Collecting design requires more than a great eye; it requires a trained eye, one that can discern not just the value and pleasing aesthetic of an object but its sentiment, its provenance and its revolutionary place in the canon. Since 2011, design historian Dr. Daniella Ohad has organized and hosted Collecting Design, a biannual education program in partnership with the New York Chapter of the American Institute of Architects, that gives architects, interior designers, collectors, and design aficionados the chance to develop their own tastes for objet d’art, furniture and more with guidance from some of the world’s top design experts. This year, for the first time, Collecting Design is moving online and will be presented as a series of virtual study programs by global collectible design legends, from three-generation Italian midcentury design dealer Rossella Colombari to American contemporary clay authority Jason Jacques.
While some collect for beauty, some for a passion for the historical and others still for objects in which they find their own selves expressed, collectors of all types contribute not only to some of the most beautiful 21st-century interiors but also to a greater responsibility to preserve, appreciate and study history of our decorative arts. The newest generation of collectors are interested, too, in the sustainability of preserving the old and the beautiful in favor of something new, a mindset that our planet needs desperately. Beginning on October 6 and running weekly until December 16, this fall’s Collecting Design: The Legends will give unprecedented access to experts including the aforementioned, as well as, Marc Benda, Michael Boyd, Ulrich Fiedler, Evan Snyderman, David Gill, Paul Jacksons, Ben Brown and Libby Sellers, who will lead a virtual audience in discovery, education and critical analysis of collectible design from a variety of time periods and origins. Ahead of the accredited program, we spoke with five of those dealers and collectors about the enduring interest in their design eras of specialty and how the marketplace moves, or doesn’t move, their spirits.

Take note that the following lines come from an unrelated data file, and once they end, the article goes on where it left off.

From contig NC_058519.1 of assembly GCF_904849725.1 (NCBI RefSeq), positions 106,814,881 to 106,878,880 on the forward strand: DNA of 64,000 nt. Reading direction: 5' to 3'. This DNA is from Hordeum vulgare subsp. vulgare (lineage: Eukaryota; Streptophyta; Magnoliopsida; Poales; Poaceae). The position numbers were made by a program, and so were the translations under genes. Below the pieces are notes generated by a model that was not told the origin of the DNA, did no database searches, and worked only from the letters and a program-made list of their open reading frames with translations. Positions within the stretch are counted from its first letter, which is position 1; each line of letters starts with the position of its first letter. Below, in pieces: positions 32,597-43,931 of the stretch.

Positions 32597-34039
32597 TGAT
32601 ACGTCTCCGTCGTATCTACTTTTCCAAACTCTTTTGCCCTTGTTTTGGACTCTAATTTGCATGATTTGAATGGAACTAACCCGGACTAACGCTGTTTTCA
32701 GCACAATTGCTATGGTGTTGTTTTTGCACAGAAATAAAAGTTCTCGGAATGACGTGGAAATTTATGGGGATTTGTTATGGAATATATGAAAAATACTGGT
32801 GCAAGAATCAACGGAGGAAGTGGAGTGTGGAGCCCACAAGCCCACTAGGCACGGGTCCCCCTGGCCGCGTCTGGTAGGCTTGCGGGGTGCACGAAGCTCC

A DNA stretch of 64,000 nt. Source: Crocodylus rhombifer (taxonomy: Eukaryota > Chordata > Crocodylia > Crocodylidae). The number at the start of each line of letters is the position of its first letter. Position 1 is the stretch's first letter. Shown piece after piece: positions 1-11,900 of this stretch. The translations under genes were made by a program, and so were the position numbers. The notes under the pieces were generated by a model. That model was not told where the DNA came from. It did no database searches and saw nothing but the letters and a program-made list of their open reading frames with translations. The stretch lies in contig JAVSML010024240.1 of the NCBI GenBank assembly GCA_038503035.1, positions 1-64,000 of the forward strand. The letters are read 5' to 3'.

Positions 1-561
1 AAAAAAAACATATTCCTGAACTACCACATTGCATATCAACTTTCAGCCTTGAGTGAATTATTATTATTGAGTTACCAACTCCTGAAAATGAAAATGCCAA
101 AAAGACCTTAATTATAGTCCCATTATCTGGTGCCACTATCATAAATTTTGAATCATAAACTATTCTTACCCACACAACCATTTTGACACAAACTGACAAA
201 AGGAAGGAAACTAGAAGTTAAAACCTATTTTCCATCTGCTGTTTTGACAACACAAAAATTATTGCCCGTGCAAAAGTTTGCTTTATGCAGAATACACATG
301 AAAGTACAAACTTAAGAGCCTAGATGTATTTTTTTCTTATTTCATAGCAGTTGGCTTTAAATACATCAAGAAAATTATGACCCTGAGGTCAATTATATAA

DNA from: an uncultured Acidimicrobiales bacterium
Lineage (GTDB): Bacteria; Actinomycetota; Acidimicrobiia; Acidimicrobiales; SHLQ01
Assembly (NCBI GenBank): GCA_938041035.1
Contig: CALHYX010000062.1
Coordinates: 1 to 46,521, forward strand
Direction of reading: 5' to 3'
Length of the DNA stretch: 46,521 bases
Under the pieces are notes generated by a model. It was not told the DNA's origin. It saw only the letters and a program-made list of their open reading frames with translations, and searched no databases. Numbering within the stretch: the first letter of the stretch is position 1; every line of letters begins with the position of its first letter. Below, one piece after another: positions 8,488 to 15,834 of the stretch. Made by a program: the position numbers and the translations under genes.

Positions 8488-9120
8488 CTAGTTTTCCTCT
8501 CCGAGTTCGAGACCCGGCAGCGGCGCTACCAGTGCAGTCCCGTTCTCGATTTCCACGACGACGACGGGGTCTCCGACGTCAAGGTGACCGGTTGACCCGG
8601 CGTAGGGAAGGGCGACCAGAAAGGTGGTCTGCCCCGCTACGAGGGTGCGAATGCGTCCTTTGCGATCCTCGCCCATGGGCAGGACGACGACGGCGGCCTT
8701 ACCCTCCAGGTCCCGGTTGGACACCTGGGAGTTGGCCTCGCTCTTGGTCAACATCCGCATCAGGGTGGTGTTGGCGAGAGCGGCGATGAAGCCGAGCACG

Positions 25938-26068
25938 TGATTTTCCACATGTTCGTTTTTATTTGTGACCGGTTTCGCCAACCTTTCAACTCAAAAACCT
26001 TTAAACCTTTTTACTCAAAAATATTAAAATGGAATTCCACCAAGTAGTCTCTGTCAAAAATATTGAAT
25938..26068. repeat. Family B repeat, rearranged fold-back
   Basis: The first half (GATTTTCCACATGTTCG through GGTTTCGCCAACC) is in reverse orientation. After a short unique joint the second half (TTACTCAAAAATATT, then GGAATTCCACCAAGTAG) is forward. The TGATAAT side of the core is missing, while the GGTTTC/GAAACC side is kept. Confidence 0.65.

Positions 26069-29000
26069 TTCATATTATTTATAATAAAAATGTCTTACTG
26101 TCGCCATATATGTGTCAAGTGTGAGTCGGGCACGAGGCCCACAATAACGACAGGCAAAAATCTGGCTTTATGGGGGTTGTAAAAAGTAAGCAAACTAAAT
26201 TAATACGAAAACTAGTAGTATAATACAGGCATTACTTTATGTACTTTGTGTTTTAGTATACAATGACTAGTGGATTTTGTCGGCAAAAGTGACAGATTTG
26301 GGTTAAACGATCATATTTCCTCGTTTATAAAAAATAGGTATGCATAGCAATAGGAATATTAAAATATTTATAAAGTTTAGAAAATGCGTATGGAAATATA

Rossella Colombari heads her eponymous Milan design gallery, Galleria Rossella Colombari, which specializes in historic Italian design. The influential dealer is well-known for her efforts in uncovering the works of Carlo Mollino, an architect and designer who helped shape the legacy of midcentury Italian furniture and design objects. Her Collecting Design: The Legends program, “Midcentury Italian Design,” is on October 6.
Cultured Magazine: Having come from a family of antique dealers, how did you develop your interest in midcentury Italian furniture and why does it continue to fascinate you?